Date of Award
Doctor of Philosophy (PhD)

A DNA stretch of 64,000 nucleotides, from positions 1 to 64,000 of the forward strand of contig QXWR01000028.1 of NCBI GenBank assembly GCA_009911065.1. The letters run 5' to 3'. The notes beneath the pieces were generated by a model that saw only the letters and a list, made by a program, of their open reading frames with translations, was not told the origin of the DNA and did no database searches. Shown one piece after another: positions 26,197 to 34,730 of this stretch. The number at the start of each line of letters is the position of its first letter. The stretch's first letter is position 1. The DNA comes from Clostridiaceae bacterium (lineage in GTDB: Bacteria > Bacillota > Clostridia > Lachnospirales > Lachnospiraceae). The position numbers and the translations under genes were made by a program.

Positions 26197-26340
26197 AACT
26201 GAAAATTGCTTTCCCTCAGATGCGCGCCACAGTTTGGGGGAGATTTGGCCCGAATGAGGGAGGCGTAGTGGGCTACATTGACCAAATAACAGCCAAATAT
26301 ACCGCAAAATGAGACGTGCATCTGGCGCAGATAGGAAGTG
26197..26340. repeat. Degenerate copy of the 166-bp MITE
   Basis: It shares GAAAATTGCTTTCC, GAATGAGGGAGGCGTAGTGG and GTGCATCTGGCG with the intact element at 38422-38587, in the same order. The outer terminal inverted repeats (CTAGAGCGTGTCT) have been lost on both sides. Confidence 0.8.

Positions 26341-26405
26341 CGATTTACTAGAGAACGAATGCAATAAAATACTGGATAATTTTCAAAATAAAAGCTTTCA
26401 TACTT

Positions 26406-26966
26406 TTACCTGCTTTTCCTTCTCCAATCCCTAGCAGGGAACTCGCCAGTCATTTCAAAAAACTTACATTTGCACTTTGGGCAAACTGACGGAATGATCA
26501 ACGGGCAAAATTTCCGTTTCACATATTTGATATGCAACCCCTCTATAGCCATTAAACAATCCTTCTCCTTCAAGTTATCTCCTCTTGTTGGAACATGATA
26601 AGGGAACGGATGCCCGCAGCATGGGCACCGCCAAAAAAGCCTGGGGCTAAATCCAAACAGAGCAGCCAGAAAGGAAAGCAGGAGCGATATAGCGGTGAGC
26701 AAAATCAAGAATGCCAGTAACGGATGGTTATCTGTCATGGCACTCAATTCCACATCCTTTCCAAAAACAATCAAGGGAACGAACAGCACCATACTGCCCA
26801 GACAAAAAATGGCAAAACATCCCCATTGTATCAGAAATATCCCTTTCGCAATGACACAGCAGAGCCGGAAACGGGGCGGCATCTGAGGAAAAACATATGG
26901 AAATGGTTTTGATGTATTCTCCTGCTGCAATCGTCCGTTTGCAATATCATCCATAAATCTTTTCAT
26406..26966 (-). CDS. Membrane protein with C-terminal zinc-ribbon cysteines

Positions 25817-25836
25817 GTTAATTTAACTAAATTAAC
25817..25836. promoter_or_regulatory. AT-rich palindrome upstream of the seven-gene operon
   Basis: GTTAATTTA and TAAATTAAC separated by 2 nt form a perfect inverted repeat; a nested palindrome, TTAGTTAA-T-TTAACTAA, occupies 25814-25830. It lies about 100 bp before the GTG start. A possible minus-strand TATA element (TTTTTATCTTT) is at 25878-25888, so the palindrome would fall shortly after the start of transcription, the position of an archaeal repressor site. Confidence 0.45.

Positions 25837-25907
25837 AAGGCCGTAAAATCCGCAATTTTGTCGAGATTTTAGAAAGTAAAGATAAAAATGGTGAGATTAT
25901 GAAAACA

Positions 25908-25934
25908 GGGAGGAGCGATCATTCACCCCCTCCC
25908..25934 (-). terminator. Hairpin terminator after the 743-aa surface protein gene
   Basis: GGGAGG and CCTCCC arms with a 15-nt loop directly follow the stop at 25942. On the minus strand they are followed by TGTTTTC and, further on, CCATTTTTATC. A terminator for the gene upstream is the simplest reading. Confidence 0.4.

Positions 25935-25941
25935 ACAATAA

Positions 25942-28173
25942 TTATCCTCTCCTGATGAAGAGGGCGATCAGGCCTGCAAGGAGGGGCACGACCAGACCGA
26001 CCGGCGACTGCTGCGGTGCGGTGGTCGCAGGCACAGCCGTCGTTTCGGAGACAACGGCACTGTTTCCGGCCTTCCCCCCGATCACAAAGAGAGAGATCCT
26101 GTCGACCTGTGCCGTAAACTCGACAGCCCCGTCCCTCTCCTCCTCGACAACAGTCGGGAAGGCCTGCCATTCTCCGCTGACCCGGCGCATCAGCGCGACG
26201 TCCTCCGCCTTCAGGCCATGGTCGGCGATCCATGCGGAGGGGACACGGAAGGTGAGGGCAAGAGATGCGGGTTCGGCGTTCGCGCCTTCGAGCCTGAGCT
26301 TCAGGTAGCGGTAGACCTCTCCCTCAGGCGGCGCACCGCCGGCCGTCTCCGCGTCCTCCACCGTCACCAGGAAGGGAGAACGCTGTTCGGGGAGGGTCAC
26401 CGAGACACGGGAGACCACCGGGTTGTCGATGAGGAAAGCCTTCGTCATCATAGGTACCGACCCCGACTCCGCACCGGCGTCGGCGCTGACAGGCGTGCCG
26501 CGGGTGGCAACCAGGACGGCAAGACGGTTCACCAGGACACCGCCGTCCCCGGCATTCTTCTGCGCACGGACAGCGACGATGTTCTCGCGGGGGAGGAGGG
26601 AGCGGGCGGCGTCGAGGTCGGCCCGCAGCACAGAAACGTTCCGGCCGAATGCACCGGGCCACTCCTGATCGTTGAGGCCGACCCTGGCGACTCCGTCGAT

Sound is a stress wave that carries energy and momentum flux. Scattered sound waves can generate acoustic radiation force that can be used to manipulate particles or cells. This dissertation demonstrates the physics behind cell manipulation by ultrasound. The work begins with a detailed analysis of the mechanics of using standing surface acoustic waves to fabricate acoustic tweezers for contactless particle manipulation using acoustic radiation force. Models to design and analyze acoustic radiation force have traditionally relied on plane wave theories that cannot predict how standing surface acoustic waves can levitate cells in the direction perpendicular to the substrate. We therefore developed a revised model for how standing surface acoustic waves lead to acoustic radiation force in three dimensions. The dissertation then explored use of ultrasound for manipulating mechanosensitive ion channels in both plant and animal cells. Although evidence that such manipulation can occur is strong, it is still unclear how ultrasound activates the mechanosensitive ion channels. The dissertation therefore developed mathematical models of these forces, of how they deform the cell membrane, and of how these membrane deformations activate mechanosensitive ion channels. The modeling approach was verified in an idealized system involving measuring ion channel currents in frog oocytes that were transfected with mechanosensitive ion channels and irradiated using ultrasound. The model predicted these currents, and a modified version of the approach was then used to predict the sensitivity of stress activated ion channels in tomato trichomes to the acoustic radiation force arising from acoustic emissions by insect and other animals. The integrated modeling approach shows promise for design and analysis of experiments and tools that probe and harness the function of stress activated ion channels via ultrasound.